To alleviate your chronic pain, you may have tried one of the many forms of medical cannabis (marijuana). Cannabinoids are the primary active ingredients in marijuana, and the vast majority of the millions of Americans who use products containing them report doing so for pain relief.
A new review in JAMA Network Open says that there is good evidence that a cannabis placebo, which is a substance made to look, smell, taste, and feel like the real thing, gives very similar pain relief as a cannabis-based product. Why is that, though?
What did this study try to find out?
In this meta-analysis of 20 randomised controlled studies, the effect of positive media coverage on patients' hopes that cannabis products will help with pain was looked at. There were a total of 1,459 people in the studies, and most of them had neuropathic pain or pain from multiple sclerosis.
Delta-9-tetrahydrocannabinol (THC) or cannabidiol (CBD), the two main cannabinoids in marijuana, as well as the prescription drugs nabilone (Cesamet), dronabinol (Marinol, Syndros), and nabiximols, were used in these studies as active treatments (Sativex). Both the real drugs and the fake ones were given as pills, sprays, oils, smoked, or vaped. Researchers found that both groups of patients—those who got real treatment and those who got a fake one—felt about the same amount of pain relief.
Ted J. Kaptchuk, who runs the Program in Placebo Studies and The Therapeutic Encounter at the Harvard-affiliated Beth Israel Deaconess Medical Center, says that the study's results are not shocking. He says that, with the exception of opioids, most painkillers are only slightly more effective than a sugar pill.
In fact, clinical trials of common painkillers like aspirin and ibuprofen have shown that placebos relieve pain about as well as the real drugs. But this doesn't change the fact that the drugs have effects on the body. Instead, a placebo has the same effects or effects that look like the real thing. Kaptchuk says that they just use different neurobiological pathways to work.
What does a placebo do to the brain?
Kaptchuk says, "Since the late 1970s, we have known that when you give someone a placebo, different neurotransmitters are released in the brain, and certain parts of the brain are turned on." Some of these neurotransmitters are endocannabinoids, which have the same structure as the active ingredients in cannabis. But it's still not clear what makes these chemicals come out into the air.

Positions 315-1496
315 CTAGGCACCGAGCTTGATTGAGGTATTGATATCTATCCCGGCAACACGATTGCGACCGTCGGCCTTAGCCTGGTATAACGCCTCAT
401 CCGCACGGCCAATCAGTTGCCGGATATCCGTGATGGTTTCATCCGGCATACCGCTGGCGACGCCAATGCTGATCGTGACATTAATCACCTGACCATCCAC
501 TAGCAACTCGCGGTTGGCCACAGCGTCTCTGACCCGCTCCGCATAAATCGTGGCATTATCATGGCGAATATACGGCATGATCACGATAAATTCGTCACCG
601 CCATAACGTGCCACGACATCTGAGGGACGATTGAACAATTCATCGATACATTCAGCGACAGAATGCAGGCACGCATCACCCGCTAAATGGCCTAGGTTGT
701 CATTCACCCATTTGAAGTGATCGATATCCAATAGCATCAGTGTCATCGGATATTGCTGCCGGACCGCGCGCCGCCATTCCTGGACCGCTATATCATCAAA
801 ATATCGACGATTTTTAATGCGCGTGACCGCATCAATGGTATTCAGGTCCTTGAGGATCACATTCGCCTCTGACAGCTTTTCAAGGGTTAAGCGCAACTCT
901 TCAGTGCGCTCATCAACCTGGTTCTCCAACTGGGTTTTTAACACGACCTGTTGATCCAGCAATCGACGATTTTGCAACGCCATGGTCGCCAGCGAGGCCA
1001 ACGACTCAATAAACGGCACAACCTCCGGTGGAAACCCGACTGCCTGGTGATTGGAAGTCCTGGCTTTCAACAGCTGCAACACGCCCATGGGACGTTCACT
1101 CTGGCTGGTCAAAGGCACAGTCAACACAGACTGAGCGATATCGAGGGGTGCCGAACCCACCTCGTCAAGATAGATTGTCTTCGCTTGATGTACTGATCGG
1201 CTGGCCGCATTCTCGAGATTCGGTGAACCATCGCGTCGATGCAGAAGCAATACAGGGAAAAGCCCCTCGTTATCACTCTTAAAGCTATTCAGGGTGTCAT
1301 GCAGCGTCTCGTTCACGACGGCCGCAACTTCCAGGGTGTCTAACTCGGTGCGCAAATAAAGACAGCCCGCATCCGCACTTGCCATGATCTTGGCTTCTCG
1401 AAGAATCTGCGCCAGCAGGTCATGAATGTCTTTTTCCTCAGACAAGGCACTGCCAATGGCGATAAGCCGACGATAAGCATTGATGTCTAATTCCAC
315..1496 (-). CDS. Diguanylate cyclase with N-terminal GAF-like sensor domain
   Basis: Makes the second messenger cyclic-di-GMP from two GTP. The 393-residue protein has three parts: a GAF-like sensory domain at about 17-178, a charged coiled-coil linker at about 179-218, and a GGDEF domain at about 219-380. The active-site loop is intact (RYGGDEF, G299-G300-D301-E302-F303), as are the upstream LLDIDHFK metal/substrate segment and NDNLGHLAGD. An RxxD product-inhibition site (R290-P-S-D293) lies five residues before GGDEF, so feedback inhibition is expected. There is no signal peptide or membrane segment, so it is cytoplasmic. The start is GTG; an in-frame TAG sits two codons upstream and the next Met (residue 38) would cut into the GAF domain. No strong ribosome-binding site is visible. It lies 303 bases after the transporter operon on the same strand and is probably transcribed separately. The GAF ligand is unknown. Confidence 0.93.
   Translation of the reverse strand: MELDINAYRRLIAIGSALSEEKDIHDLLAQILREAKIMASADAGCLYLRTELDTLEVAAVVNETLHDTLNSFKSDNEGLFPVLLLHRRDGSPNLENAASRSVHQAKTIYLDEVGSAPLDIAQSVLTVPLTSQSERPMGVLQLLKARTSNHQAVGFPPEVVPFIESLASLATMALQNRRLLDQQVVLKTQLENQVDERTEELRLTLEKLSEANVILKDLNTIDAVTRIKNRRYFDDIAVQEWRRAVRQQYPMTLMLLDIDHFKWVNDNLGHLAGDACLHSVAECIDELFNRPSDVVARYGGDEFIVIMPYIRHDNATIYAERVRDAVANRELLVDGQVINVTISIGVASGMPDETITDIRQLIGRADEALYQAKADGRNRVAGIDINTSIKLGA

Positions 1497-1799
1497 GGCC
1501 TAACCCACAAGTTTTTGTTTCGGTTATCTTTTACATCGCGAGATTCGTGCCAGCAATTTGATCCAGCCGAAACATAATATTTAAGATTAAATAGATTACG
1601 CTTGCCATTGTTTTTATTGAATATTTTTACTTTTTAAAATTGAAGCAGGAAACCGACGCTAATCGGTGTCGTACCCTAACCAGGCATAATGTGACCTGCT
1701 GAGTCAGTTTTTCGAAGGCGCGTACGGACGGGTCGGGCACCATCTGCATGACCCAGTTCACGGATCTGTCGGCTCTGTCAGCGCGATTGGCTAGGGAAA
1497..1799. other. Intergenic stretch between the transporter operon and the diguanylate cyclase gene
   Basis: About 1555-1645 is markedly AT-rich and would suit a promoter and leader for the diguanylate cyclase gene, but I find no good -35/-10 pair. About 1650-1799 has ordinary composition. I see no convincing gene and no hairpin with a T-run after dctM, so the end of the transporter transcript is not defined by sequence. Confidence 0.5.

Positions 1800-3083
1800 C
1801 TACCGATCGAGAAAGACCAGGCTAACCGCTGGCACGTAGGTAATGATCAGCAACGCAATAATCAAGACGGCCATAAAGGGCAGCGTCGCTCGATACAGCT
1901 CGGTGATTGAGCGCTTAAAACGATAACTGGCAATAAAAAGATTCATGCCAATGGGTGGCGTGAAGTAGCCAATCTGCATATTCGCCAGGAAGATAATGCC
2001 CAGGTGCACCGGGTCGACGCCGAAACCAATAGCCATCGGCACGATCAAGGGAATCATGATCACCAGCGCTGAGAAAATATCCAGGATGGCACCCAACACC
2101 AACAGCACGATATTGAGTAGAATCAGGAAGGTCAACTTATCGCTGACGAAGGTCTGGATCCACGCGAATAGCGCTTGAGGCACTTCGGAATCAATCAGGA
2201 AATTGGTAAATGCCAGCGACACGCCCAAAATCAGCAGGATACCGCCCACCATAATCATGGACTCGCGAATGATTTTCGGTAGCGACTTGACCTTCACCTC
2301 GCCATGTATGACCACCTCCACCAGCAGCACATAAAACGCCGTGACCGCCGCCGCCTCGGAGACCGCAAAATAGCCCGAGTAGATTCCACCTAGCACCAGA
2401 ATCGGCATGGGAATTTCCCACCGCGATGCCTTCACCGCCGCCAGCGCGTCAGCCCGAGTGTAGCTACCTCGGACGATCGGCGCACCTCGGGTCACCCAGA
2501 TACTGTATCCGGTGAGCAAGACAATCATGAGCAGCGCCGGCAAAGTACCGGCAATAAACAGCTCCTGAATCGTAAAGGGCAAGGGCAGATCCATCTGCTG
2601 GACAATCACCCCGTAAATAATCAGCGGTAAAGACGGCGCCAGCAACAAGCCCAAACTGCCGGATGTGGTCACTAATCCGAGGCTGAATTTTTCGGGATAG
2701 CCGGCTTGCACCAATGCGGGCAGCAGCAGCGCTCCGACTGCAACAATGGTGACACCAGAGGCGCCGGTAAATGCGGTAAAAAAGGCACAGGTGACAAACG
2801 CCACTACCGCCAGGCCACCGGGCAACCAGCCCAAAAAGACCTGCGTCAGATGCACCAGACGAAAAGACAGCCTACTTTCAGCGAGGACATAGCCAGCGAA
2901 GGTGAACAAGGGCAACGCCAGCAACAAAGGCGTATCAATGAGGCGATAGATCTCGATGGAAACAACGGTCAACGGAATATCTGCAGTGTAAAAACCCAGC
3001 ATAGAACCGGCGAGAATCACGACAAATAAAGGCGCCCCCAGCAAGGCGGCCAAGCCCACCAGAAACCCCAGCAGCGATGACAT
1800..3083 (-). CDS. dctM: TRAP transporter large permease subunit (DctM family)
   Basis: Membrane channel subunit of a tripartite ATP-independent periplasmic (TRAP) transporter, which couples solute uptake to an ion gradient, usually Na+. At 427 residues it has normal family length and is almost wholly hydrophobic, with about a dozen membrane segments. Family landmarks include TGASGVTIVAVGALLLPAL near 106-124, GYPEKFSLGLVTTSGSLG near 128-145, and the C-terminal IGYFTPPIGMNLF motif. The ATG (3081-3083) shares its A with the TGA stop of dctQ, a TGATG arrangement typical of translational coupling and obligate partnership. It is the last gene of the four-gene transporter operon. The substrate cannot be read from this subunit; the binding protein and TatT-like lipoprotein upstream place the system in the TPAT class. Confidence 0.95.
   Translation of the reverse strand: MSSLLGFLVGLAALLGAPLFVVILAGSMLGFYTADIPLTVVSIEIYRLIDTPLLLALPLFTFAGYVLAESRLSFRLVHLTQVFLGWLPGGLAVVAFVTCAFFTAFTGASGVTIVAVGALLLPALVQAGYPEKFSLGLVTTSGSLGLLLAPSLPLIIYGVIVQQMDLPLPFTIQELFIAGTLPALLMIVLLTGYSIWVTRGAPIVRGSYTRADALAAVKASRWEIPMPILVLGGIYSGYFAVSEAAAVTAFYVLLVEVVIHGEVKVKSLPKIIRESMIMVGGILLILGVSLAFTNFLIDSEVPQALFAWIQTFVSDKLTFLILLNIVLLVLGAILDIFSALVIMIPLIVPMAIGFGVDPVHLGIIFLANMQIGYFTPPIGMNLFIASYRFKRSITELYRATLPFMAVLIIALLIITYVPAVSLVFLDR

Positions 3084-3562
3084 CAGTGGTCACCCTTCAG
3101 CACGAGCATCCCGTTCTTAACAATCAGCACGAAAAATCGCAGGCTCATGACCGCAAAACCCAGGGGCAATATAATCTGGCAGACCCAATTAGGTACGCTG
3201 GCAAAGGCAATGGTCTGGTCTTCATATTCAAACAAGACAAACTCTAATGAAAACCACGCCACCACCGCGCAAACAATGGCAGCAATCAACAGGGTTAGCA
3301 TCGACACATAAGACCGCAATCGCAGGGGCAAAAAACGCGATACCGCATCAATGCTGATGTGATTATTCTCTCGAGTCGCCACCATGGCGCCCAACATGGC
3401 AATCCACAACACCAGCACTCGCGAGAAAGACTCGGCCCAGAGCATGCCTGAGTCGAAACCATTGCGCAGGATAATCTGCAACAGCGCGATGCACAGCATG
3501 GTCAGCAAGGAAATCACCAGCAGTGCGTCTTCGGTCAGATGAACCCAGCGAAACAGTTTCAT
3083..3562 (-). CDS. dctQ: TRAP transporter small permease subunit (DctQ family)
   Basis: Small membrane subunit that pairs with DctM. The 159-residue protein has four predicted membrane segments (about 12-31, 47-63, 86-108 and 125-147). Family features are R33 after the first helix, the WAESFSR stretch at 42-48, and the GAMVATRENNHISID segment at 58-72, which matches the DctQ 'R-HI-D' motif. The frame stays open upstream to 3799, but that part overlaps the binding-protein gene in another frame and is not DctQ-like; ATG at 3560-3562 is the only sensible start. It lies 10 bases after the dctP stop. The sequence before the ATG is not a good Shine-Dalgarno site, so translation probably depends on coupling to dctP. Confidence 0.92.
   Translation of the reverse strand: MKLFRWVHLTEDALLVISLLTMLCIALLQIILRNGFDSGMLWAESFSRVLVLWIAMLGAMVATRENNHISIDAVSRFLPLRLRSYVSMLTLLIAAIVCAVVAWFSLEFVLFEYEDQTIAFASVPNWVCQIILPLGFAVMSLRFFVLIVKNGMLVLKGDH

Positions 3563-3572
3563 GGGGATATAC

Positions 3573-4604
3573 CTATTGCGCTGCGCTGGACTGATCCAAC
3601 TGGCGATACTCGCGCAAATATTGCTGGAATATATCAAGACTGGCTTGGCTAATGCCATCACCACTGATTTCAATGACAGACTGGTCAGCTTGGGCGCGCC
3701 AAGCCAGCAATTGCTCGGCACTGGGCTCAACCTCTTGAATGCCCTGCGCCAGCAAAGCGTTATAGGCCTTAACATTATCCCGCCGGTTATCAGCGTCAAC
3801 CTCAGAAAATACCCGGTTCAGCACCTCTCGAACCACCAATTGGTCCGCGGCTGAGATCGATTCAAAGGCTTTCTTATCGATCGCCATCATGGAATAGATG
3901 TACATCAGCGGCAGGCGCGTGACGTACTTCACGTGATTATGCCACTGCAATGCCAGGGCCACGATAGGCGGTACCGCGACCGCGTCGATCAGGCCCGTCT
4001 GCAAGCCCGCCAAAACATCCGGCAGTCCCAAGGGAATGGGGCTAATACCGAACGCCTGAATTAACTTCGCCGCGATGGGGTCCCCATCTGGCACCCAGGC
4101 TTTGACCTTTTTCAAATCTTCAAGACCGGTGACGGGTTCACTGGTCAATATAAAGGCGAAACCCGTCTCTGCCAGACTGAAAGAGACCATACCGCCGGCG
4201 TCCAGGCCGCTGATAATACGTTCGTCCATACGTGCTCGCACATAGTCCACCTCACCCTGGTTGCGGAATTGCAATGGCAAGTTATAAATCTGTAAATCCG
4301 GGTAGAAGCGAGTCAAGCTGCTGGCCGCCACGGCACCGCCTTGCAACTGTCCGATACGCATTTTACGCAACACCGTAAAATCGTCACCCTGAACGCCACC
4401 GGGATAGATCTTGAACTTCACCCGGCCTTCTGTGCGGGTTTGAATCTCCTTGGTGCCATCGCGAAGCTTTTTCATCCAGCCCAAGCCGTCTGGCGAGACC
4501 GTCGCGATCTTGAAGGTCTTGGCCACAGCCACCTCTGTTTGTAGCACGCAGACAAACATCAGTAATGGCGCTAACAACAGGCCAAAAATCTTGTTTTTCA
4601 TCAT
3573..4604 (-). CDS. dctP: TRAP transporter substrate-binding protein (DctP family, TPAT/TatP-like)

The traditional explanation for the placebo effect, according to Kaptchuk and colleagues' review of placebos in chronic pain published in the BMJ in 2020, is expectation. You think the treatment you're getting will make you feel better, and this belief becomes self-fulfilling.
Is there more demand for medical marijuana because of the media?
The authors of the new meta-analysis say that expectations were raised by a lot of good news coverage, which may help explain their findings. In a separate analysis of 136 news stories and blogs, they found that cannabis studies got more attention from the media than other published studies, no matter how big the placebo effect was or how well cannabis worked as a medicine. Even though media hype may be at play here, it's important to remember that unhyped medicines like ibuprofen can also have strong placebo effects.
The placebo effect can also happen when people receive care and attention from a doctor during treatment, which makes them feel both consciously and unconsciously like they will feel better. Getting an injection or smoking are also more likely to make the placebo effect stronger than just taking a pill.
What does it mean for you?
What should you think about these results if you take or are thinking about taking a painkiller made from cannabis? Kaptchuk says, "A doctor would say that cannabis products don't work." Kaptchuk says that a doctor would say that cannabis products don't work and are no better than a placebo. The strict rules of modern medicine say this is true.
But the problem is that a clinical trial doesn't show what life is really like. Chronic pain is known for being hard to treat. Also, the better a drug is at treating pain, the more likely it is to have side effects and other negative effects, such as dependence and addiction. He says, "I would say use it if it helps relieve your pain and doesn't hurt you too much." But first, talk to your doctor and listen to this advice about medical marijuana.
Photo by Kindel Media: https://www.pexels.com/photo/close-up-photo-of-weed-on-person-s-hand-7667798/